You can probably see the benefits of using Promises already. Most importantly, Promises are amazing because most Promise libraries (Pick between Bluebird and Q) come with the promisify function that help you convert all your node style functions into promise returning functions. That said, it’s a new concept to wrap your head around, and you should spend some time reading tutorials. I’d start here.

 Present Perfect Tense: Reactive Programming

Once you do get your head around Promises and start loving it, you should probably start learning about Reactive Programming and libraries like Bacon.js and Rx.js

Promises are great for asynchronous functions that call their callback once. But Promise Libraries prevent you from ‘over promising’. Reactive Programing helps you extend this concept over to event listeners. While the code for the problem above looks pretty much the same, let me present this example, straight from the Rx.js that implements a auto-suggest by searching for terms on wikipedia.

var $input = $('#input'),
    $results = $('#results');

/* Only get the value from each key up */
var keyups = Rx.Observable.fromEvent($input, 'keyup')
    .map(function (e) {
        return e.target.value;
    })
    .filter(function (text) {
        return text.length > 2;
    });

/* Now throttle/debounce the input for 500ms */
var throttled = keyups
    .throttle(500 /* ms */);

/* Now get only distinct values, so we eliminate the arrows and other control characters */
var distinct = throttled
    .distinctUntilChanged();

function searchWikipedia (term) {
    return $.ajax({
        url: 'http://en.wikipedia.org/w/api.php',
        dataType: 'jsonp',
        data: {
            action: 'opensearch',
            format: 'json',
            search: term
        }
    }).promise();
}

var suggestions = distinct
    .flatMapLatest(searchWikipedia);

suggestions.subscribe( function (data) {
    var res = data[1];

    /* Do something with the data like binding */
    $results.empty();

    $.each(res, function (_, value) {
        $('<li>' + value + '</li>').appendTo($results);
    });    
}, function (e) {
    /* handle any errors */
    $results.empty();

    $('<li>Error: ' + error + '</li>').appendTo($results);    
});

AWESOME

 Future Tense: Generators

Generators is a new language feature coming in ES6. You can use it today in chrome with some flags turned on and with the --harmony flag in Node 0.11.x

Generators are basically functions that return functions that can pause and resume. The nice part is that your javascript program continues to do other stuff when the function is paused. It’s a whole new awesome concept and once we can all use it you’ll never want to live without it.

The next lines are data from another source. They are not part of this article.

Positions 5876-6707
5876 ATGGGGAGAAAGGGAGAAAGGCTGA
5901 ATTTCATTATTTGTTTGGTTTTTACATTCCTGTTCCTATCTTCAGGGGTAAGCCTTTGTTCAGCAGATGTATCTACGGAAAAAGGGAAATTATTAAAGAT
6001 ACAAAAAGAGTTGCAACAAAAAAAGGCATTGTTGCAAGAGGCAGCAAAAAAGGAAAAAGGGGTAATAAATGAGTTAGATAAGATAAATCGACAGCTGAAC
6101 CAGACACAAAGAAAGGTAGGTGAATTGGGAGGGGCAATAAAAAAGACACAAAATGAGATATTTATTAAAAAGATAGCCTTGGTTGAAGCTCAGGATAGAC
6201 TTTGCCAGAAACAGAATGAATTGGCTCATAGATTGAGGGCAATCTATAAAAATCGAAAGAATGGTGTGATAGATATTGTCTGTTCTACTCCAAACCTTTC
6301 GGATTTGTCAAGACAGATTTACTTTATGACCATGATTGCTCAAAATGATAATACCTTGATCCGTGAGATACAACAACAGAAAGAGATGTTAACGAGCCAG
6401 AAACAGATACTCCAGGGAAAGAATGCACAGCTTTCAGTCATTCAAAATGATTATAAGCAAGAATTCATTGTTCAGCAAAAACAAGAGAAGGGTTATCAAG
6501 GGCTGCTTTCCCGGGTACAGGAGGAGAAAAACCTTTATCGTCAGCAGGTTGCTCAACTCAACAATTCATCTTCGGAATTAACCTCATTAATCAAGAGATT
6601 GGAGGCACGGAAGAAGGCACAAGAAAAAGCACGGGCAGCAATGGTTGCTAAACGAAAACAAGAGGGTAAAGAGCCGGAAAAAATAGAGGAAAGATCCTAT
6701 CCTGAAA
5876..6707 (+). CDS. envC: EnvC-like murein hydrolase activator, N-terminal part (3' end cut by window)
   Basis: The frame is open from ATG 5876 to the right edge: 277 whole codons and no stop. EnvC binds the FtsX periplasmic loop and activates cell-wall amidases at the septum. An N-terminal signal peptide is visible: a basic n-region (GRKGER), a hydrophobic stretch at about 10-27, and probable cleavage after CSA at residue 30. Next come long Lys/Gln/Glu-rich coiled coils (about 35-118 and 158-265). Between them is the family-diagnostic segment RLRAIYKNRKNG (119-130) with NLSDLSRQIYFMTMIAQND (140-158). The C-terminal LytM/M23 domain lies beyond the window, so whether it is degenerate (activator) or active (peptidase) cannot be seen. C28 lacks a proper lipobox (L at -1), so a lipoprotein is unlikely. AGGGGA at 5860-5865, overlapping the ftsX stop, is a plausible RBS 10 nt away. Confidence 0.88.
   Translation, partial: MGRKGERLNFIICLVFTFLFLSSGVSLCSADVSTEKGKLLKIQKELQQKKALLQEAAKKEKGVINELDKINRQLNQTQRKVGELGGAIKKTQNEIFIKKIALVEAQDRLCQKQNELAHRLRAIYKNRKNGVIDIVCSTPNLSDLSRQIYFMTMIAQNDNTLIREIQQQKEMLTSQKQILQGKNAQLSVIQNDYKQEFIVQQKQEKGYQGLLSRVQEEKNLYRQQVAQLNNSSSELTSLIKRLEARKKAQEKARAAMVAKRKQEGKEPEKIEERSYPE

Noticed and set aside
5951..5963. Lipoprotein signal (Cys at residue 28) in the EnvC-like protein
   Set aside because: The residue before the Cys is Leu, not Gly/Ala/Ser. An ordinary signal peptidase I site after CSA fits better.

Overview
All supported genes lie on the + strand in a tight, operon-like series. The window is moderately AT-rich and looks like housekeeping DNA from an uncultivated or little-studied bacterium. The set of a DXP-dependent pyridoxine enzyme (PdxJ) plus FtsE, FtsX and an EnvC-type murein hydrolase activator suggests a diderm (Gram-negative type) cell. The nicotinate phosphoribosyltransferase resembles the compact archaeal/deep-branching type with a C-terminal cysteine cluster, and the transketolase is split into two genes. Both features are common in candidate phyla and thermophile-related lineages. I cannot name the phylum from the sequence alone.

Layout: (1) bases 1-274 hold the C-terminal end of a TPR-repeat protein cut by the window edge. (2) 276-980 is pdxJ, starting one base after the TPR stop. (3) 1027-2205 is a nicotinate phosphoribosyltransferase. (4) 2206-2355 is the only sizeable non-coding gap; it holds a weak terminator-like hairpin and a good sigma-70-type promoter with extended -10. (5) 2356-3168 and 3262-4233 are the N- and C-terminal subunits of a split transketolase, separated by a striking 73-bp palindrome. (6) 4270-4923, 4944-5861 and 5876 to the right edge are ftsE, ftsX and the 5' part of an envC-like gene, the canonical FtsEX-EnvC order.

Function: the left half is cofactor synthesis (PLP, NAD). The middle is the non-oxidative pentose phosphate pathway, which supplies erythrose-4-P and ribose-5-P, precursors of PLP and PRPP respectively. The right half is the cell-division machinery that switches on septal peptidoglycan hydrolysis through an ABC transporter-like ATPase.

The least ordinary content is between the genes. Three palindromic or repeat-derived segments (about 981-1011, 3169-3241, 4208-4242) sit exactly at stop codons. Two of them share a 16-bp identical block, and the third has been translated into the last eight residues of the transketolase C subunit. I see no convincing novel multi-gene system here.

This is how we would solve our made up callback problem with generators.

First, we need to define a helper function that we can use all the time:

var sync = function(gen){
  var iterator, resume;
  resume = function(err, ...args){
    // more awesomeness from ES6, splats
    if(args.length === 1){
      args = args[0];
    }
    if(!!err){
      return iterator.raise(err);
    }
    iterator.next(args);
  };
  iterator = gen(resume);
  iterator.next();
};

Explaination: iterator is the function returned by our generator gen. iterator can be invoked by calling iterator.next(). The yield keyword acts like return but pauses the function, rather that terminating it. Passing arguments into iterator.next(some argument) replaces the last yield statement with whatever you pass in. And, the resume function can act like a callback that takes error and other arguments and restart the function every time things are ready.

Here’s how we would use the helper function:

sync(function*(resume){
  var fileContents = yield fs.readFile("myFile.txt", resume);
  fileContents  = yield myConvertFile(fileContents, resume);
  yield fs.writeFile('myNewFile.txt', fileContents, resume);
  console.log("YAY! SAVED FILE!");
});

That’s it. Seriously! If you use a library like CO, with the help of a library called thunkify, you can take this even further and remove resume altogether.

var read = thunkify(fs.readFile);
var write = thunkify(fs.writeFile);

co(function *(){
  var fileContents = yield read("myFile.txt");
  fileContents  = yield myConvertFile(fileContents);
  yield write('myNewFile.txt', fileContents);
  console.log("YAY! SAVED FILE!");
})()

This feels almost as simple as synchronous code, but it’s not. And it feels and performs better than Promises.

But, you can use generators WITH promises. In fact, co lets you use promise-returning functions in place of thunks, and bluebird.js has an entire section of its documentation talking about how to use it with generators and why its so much more performant.

MIND BLOWN
That’s right!

 
71
Kudos
 
71
Kudos

Now read this

Creating Magic with Object.create().

Javascript’s approach to objects can be quite daunting. There are a few ways to achieve the goal of making an object factory. In general, though, it comes down to two ways. 1: Factory Function var makeObject = function(){ var obj = {};... Continue →